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For me, travelling is not only about visiting new places but also going out of your comfort zone. How far out should you go? What to try and what not? During a 3 month trip I decided to test my limits. I moved from a large city in California to arctic desert of Alaska. And this is what it taught me.

  1. Learn how to use a very little amount of water. First world countries spoil us. Hot showers, running water and electricity we take for granted. When you consider the alternate option carrying buckets of water, you may appreciate what you have. I still don’t let water run while I’m brushing my teeth or washing dishes.

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  1. Public shower, is it even a thing? Never tried or even heard of this until my trip to Alaska. Since I lived away from civilization I was only able to get a ride to the town once per 2 weeks. A tip: try to shower from a bucket in the bushes for few weeks first. Than you will gladly appreciate a public shower or any running hot water you can get to. And you will be especially happy to use public shower instead of bucket when temperature drops…:)
  1. Even if you’ve never cooked before, you will now. Also your food preferences will change as you try new things. Plain oatmeal with freshly picked blueberries tasted better than my typical croissant for breakfast. Not to mention that wild caught salmon was (and still is) the best food I’ve ever eaten. Also the vegetables grown in the cleanest air of the Alaskan woods were so fresh and juicy that I added no dressing except salt and oil.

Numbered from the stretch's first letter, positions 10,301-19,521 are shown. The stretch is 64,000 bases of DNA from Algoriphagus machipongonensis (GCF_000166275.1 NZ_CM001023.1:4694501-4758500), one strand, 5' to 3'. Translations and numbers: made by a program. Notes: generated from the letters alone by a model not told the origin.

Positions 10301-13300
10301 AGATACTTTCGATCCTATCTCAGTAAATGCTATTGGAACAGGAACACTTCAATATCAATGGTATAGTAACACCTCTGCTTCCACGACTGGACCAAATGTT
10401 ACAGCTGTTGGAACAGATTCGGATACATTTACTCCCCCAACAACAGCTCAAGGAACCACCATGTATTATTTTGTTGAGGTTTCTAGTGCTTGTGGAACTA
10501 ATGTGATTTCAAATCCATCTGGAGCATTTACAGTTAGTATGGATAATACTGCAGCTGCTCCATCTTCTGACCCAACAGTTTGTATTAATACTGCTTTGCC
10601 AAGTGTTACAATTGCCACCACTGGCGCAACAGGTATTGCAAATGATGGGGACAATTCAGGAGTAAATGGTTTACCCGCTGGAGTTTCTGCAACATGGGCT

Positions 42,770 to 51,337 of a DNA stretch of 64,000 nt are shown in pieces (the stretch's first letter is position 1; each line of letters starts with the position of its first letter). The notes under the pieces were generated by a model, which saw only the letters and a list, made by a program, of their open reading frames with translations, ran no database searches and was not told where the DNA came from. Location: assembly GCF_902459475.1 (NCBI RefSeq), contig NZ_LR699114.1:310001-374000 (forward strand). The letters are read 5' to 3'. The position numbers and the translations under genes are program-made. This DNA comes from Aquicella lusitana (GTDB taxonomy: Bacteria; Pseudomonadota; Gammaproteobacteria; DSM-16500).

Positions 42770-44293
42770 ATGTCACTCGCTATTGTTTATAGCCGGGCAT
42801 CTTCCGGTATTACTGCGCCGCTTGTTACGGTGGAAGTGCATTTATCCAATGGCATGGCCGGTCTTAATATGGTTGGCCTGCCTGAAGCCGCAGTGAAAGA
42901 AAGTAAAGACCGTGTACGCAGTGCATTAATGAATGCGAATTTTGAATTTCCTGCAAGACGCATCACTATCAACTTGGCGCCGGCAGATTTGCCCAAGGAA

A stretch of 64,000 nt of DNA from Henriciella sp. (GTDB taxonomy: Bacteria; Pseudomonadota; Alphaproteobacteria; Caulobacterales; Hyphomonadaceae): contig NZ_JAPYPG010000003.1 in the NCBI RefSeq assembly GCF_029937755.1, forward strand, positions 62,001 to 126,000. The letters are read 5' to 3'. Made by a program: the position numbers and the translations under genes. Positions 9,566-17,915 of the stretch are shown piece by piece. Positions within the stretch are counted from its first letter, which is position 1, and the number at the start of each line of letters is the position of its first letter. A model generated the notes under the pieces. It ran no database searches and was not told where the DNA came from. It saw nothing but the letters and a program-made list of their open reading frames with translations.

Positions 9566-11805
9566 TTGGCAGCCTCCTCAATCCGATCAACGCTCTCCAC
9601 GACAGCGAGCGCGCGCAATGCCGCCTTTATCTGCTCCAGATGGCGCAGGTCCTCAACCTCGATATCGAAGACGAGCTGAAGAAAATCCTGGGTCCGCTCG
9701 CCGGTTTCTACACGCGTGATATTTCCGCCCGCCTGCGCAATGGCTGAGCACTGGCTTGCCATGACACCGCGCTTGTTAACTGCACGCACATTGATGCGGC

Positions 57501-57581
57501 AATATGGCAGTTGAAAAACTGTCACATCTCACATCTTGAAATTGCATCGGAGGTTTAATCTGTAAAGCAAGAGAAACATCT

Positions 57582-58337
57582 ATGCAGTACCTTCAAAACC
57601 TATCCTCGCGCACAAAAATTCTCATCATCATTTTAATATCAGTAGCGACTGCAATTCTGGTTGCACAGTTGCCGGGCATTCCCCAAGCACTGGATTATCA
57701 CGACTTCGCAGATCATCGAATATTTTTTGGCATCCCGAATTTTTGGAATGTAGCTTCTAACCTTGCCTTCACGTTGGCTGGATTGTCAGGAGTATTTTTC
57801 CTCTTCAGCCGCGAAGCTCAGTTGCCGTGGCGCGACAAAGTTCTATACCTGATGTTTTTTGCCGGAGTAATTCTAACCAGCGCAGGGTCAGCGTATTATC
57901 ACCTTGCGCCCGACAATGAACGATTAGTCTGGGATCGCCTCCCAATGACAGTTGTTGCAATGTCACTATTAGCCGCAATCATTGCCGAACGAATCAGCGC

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fresh wild salmon and vegetables from the backyard
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First time I cooked and ate Moose meat 
  1. Do you know how to ride a bicycle or quad? It was my only means of transportation. There are no words to describe my fear of driving the quad through the tundra for the first time. I was cursing, and very close to crying while hitting every bush on my way. Believe it or not later on I drove it just for fun.

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  1. You need to learn to stay “unplugged” from the world. The cabin where I lived had no TV, no Internet, and not even phone reception most of the time. Not always will the weather will be nice to stay outdoors. When its pouring rain or really cold my entertainment was limited to the basics. I have never been so excited to find the old paper books! Think of your hobbies. Maybe you always wanted to paint or crochet or learn a new language.
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    That’s how fun Saturday night looks like in the cabin
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    and remember: the time spend alone is not punishment, it is a privilege! 

    Living off the grid can teach you many things you forgot or never knew about yourself. Going out of your comfort zone is a great idea if you feel “stuck” in life, unhappy, or simply need a break. The Alaskan journey helped me look deeper into my soul. After coming back, I began a completely new job, moved to a different city and even created this blog. If you are thinking about re-charging your life go out there, get scared, travel and be happy! That’s what the life is about, isn’t it?

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    The cabin where I lived in Alaska